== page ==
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Lactose-Free Cheese


cottage cheese with strawberries on top with a pitcher of milk in the background

Qgreen_40px I am lactose intolerant but love cheese. Are there any varieties that I can eat?

Agreen The good news is yes–as long as you proceed with care.

First off, it’s important to clarify that lactose is a type of sugar that is present in milk, cheese, and other dairy products. In order to efficiently digest lactose without unpleasant gastric side effects, the enzyme lactase must be present within the human digestive system. Those who are lactose intolerant are lacking in this enzyme. But even so, most people in this category have the capacity to produce small quantities of lactase. This means that they can usually digest a little cheese periodically without discomfort.

All dairy-based cheese contains lactose. However, as a rule there is more lactose present in younger, fresher cheeses such as ricotta or cream cheese. As cheeses mature, the levels of lactose decrease considerably, thereby making older, aged cheeses easier to digest.

In addition, some people who find they have intolerance for cheeses made from cow’s milk, are able to digest goat’s or sheep’s milk cheeses without too much difficulty. The structure of these milks is such that the molecules are small and therefore much easier for the human digestive system to break down than cow’s milk.

However, if you have unsuccessfully tried all of the above, there is still another option. For certifiably lactose intolerant cheese lovers faced with the challenge of resisting a delicious cheese course, a preemptive trip to your drugstore can equip you with the pharmaceutical version of lactase. While it’s not medically recommended that you remain on a permanent course of this replacement enzyme, occasional use prior to an unrestrained cheese fest is considered a prudent way to have your cheese and eat it too.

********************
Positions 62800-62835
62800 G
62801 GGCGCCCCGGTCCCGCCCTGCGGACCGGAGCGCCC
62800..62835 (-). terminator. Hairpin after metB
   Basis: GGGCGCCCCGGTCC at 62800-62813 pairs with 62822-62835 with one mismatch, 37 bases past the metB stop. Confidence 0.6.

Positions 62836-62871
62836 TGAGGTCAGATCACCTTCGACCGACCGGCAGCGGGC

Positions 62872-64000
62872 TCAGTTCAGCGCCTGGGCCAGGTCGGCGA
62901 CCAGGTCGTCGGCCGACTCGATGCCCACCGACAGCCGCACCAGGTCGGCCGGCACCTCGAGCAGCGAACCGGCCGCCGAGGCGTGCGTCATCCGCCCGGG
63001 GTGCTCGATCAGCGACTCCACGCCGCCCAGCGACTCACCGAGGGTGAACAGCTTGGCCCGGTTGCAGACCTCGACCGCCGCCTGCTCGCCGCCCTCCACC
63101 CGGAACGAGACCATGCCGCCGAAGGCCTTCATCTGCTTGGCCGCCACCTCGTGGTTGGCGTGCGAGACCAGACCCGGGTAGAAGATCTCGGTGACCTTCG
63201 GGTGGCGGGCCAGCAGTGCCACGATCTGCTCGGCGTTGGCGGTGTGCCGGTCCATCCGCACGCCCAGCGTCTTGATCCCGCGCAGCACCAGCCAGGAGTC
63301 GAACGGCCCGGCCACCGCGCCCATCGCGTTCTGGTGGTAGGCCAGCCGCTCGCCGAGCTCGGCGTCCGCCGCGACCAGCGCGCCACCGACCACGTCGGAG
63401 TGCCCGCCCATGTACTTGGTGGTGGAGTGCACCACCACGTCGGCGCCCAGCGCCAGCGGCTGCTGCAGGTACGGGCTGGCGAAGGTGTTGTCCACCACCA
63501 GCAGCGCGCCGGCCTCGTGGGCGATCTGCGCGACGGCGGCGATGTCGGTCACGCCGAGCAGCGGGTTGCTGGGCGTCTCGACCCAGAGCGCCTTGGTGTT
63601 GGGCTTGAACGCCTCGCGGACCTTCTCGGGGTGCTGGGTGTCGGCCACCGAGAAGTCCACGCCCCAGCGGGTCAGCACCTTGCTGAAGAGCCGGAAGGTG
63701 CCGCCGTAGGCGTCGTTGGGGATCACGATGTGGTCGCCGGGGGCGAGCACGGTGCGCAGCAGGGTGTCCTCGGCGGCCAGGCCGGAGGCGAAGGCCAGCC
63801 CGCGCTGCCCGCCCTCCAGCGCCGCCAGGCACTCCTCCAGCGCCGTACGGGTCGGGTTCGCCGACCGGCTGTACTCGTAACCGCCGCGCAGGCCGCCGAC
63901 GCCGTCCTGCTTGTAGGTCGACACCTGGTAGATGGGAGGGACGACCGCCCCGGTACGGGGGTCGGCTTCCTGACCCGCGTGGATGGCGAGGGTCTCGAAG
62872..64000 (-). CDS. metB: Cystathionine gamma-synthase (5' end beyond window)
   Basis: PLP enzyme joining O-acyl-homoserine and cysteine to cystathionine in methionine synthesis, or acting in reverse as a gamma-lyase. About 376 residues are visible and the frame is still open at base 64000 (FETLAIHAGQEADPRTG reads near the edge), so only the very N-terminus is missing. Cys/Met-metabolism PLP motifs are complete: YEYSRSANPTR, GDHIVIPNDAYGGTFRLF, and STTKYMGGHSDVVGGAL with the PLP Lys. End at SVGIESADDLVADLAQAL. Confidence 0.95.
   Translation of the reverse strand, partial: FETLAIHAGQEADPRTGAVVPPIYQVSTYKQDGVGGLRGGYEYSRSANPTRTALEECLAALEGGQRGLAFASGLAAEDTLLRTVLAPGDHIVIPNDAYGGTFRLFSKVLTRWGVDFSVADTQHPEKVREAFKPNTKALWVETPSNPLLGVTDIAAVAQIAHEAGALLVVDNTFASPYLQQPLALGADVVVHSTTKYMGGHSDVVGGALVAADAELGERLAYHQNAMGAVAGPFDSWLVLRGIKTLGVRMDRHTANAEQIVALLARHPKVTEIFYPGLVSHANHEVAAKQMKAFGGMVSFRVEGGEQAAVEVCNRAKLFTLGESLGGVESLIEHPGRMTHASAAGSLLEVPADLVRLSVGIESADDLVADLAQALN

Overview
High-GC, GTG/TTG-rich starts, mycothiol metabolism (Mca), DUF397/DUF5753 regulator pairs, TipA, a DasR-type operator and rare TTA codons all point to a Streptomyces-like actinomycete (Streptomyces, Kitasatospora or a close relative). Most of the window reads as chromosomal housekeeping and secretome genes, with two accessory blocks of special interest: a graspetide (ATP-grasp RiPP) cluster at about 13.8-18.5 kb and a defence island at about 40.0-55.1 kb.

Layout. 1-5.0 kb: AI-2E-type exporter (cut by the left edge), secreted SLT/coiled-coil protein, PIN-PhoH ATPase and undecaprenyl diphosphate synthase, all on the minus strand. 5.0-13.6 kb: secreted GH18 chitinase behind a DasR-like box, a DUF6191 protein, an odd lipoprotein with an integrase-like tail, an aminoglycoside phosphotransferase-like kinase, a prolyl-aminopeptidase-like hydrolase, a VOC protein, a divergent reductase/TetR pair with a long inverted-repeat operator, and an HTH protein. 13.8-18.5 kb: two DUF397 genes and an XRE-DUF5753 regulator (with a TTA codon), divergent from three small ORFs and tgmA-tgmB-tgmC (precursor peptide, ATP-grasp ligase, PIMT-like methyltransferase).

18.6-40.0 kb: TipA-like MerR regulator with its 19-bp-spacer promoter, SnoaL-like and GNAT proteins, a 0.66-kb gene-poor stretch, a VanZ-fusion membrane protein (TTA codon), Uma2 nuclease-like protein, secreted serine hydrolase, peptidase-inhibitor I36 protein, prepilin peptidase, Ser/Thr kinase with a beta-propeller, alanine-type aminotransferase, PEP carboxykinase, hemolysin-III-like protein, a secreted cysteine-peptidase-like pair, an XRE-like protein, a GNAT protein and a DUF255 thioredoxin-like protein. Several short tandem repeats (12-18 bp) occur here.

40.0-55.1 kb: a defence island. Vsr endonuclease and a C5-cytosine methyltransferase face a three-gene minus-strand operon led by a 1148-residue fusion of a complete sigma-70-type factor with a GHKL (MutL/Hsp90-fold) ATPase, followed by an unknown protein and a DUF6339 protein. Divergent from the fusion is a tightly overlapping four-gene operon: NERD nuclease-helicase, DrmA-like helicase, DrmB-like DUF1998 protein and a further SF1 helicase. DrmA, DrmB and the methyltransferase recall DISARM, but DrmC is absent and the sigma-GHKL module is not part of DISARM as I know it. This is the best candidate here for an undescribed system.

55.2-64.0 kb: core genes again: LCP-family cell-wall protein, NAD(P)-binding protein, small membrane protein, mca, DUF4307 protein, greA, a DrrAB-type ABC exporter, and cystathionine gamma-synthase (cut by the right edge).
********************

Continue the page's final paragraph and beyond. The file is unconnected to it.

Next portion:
Photo Credit: Image courtesy of Shutterstock

Written by Kate Arding

Kate Arding is an independent dairy consultant specializing in small-scale cheese production. She is also a co-founder of culture, the acclaimed first national consumer cheese magazine launched in December 2008. A native of Britain, Kate has worked in the farmhouse cheese industry for 18 years, firstly, as wholesale manager for Neal's Yard Dairy in London, where she developed extensive knowledge – and love – of the farmhouse cheese industry. In 1997 Kate moved to California to help establish Cowgirl Creamery and Tomales Bay Foods, a business modeled after Neals Yard Dairy but focusing on American artisanal and farmstead cheeses. Since 2003 Kate has worked extensively both in the United States and overseas as an independent consultant, specializing in affinage, sales and marketing, and helping small-scale cheesemakers adapt to changing market demands. Additionally, Kate is intrinsically involved with the day to day running of Culture magazine. Kate is lives in rural New York.

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